• 2,3,7,8-Tetrachlorodibenzo- p -dioxin Induces Vascular Dysfunction That is
           Dependent on Perivascular Adipose and Cytochrome P4501A1 Expression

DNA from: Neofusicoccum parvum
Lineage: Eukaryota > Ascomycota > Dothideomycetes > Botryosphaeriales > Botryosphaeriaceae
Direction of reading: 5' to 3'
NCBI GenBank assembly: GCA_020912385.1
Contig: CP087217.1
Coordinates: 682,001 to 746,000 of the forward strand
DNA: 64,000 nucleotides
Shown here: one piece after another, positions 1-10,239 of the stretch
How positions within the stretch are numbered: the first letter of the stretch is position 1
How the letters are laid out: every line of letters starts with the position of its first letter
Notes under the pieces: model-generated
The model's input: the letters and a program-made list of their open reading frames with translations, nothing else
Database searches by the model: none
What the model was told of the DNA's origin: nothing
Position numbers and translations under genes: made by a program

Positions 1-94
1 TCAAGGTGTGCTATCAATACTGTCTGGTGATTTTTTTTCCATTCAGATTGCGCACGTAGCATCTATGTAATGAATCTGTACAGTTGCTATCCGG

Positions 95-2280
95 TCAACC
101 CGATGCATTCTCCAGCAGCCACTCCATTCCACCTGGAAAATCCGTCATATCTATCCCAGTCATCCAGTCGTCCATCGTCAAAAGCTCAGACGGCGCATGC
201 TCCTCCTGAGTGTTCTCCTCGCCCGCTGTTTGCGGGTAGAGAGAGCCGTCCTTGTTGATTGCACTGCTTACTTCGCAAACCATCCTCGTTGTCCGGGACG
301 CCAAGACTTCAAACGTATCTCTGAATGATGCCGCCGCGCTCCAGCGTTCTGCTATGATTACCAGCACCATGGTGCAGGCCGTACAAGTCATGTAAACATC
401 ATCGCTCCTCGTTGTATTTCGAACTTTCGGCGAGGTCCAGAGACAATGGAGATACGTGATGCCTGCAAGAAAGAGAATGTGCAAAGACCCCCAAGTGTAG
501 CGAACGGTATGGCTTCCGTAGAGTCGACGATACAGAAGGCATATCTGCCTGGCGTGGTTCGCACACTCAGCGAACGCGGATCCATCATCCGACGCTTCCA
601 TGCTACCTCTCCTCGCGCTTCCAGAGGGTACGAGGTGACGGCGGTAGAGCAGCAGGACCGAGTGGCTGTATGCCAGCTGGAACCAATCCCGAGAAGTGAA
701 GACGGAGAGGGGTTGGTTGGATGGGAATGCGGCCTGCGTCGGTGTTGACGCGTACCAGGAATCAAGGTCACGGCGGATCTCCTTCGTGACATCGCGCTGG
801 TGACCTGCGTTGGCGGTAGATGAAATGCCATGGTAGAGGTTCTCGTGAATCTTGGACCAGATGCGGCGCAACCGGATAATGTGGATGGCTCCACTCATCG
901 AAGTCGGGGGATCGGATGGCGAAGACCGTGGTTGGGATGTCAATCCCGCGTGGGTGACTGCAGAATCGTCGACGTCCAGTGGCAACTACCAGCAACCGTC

• Abstract: 2,3,7,8-Tetrachlorodibenzo-p-dioxin (TCDD) is associated with hypertension in humans and animals, and studies suggest that cytochrome P4501A1 (Cyp1a1) induction and vascular dysfunction may contribute. We investigated the role of perivascular adipose tissue (PVAT) and Cyp1a1 in TCDD-induced vascular dysfunction. Cyp1a1 wild-type (WT) and knockout (KO) male mice were fed a dough pill containing 1,4-p-dioxane (TCDD vehicle control) on days 0 and 7, or 1000 ng/kg TCDD on day 0 and 250 ng/kg TCDD on day 7. mRNA expression of Cyp1a1 was assessed on days 3, 7, and 14, and of Cyp1b1, 1a2, angiotensinogen, and phosphodiesterase 5a on day 14. Dose-dependent vasoconstriction to a thromboxane A2 mimetic (U46619), and vasorelaxation to acetylcholine and a nitric oxide donor (S-nitroso-N-acetyl-DL-penicillamine, SNAP), were investigated in the aorta with and without PVAT. Cyp1a1 and 1a2 mRNA was induced in aorta of WT mice only with PVAT, and Cyp1a1 induction was sustained through day 14. TCDD significantly enhanced constriction to U46619 in WT mice and inhibited relaxation to both acetylcholine and SNAP, but only in the presence of PVAT. The effects of TCDD on U46619 constriction and SNAP relaxation were not observed in Cyp1a1 KO mice. Finally, in aorta + PVAT of WT mice TCDD significantly induced expression of angiotensinogen and phosphodiesterase 5a both of which could contribute to the TCDD-induced vascular dysfunction. These data establish PVAT as a TCDD target which is critically involved in mediating vascular dysfunction. Graphical TCDD enhances vasoconstriction via the thromboxane/prostanoid (TP) receptor and inhibits vasorelaxation via nitric oxide (NO) signaling. This TCDD-induced vascular dysfunction requires perivascular adipose (PVAT) and cytochrome P4501a1 (CYP1a1) induction.